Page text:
Haryana assembly elections: CPM out with manifesto, 17 candidates
The Communist Party of India (Marxist) on Saturday released its manifesto and a list of 17 candidates for the coming assembly elections in Haryana.chandigarh Updated: Sep 20, 2014 22:17 IST
The Communist Party of India (Marxist) on Saturday released its manifesto and a list of 17 candidates for the coming assembly elections in Haryana.
The manifesto, Jan Sankalp, criticises the state’s development model, saying that for decades, corporate houses, contractors, and real-estate sharks had flourished, while the peasantry and the working class had suffered unemployment, price rise, corruption, malnutrition, and criminalisation of politics.
The document accuses the Bharatiya Janata Party (BJP) of following the Congress economic policies, “as proved by the 100-day performance record of the Narendra Modi government at the Centre”. The CPM condemns the other parties for “not opposing the communal politics of the BJP out of opportunism”.
The Left party promises to ban “blind land acquisition”, distribute surplus land to landless, reserve jobs in private sector for members of the Scheduled Caste, hold elections to student unions, and fix `15,000 as minimum wage, if voted to power.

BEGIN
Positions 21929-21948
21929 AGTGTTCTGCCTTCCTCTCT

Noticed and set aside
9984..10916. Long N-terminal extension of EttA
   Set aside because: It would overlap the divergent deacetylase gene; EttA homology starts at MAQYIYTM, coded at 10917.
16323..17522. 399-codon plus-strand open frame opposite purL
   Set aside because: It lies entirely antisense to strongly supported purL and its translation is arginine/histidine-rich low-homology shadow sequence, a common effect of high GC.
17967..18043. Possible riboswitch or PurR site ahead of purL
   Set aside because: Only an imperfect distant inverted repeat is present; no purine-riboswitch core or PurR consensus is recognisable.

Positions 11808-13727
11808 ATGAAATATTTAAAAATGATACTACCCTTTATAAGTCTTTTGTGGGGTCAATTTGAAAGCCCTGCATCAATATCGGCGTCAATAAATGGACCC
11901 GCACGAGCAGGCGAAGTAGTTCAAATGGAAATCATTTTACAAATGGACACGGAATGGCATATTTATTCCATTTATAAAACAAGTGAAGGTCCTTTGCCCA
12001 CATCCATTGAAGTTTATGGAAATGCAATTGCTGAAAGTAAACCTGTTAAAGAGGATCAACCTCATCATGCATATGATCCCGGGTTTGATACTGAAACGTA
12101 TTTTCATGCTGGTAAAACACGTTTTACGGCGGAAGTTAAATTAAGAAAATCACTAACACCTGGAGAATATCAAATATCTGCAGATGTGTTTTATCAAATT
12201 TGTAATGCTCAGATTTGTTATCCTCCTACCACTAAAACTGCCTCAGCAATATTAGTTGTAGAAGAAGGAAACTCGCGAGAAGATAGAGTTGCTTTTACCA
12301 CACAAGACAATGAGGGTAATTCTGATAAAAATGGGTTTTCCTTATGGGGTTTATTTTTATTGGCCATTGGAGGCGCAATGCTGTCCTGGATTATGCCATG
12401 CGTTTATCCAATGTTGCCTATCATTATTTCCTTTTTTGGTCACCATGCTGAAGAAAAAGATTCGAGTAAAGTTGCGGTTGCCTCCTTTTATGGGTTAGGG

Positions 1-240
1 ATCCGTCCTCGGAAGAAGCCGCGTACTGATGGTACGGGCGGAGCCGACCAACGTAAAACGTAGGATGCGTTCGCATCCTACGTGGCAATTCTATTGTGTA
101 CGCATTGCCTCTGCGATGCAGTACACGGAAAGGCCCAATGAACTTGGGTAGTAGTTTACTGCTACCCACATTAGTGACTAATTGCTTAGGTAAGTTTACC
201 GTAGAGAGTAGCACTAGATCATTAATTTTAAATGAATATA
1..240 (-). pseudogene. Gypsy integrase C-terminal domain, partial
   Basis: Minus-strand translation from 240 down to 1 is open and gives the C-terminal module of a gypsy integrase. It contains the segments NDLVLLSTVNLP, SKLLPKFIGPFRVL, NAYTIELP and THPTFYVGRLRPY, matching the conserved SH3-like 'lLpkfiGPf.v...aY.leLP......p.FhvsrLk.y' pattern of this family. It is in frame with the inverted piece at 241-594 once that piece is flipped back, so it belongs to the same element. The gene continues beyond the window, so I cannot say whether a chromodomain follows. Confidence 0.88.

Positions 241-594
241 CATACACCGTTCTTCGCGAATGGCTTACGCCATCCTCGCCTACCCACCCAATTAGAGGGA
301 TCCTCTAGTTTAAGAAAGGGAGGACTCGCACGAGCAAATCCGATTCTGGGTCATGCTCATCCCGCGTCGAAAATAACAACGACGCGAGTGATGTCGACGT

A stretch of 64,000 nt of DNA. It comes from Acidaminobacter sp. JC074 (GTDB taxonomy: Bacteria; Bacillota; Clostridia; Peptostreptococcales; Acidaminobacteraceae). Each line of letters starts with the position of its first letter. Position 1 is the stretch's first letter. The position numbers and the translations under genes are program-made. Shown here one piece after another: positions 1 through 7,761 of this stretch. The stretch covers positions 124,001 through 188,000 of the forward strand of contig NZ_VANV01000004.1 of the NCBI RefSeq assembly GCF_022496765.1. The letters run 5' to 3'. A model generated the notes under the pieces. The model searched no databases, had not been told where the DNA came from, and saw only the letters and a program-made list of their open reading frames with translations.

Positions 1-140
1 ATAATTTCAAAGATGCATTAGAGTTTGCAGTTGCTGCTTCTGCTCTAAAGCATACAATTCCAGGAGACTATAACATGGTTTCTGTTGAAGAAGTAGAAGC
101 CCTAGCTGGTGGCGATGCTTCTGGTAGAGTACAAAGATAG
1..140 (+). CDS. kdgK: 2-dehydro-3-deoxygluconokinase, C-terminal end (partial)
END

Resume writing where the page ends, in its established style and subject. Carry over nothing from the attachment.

The party also promised to work for an effective Lokayukta to be selected by a committee comprising the high court chief justice, assembly speaker and leader of opposition in the state. It claimed that this Lokayukta would have the power to take suo-motu cognizance of corruption cases.
“We have fielded one woman and six Dalits. This time, we contest 17 seats, our highest, so far (in the state),” said CPM state secretary Inderjit Singh.
The Communist Party of India (Marxist) won one assembly seat in 1987, which is its best-ever performance in Haryana; the vote share was 0.78% and Harpal Singh was the lucky MLA from Tohana
In the 1991 elections, the party improved its vote share to 0.81 %, which is since dwindling
The CPM vote-share percentage was 0.18 in 1996; 0.25 in 2000; 0.14 in 2005, and 0.15 in 2009.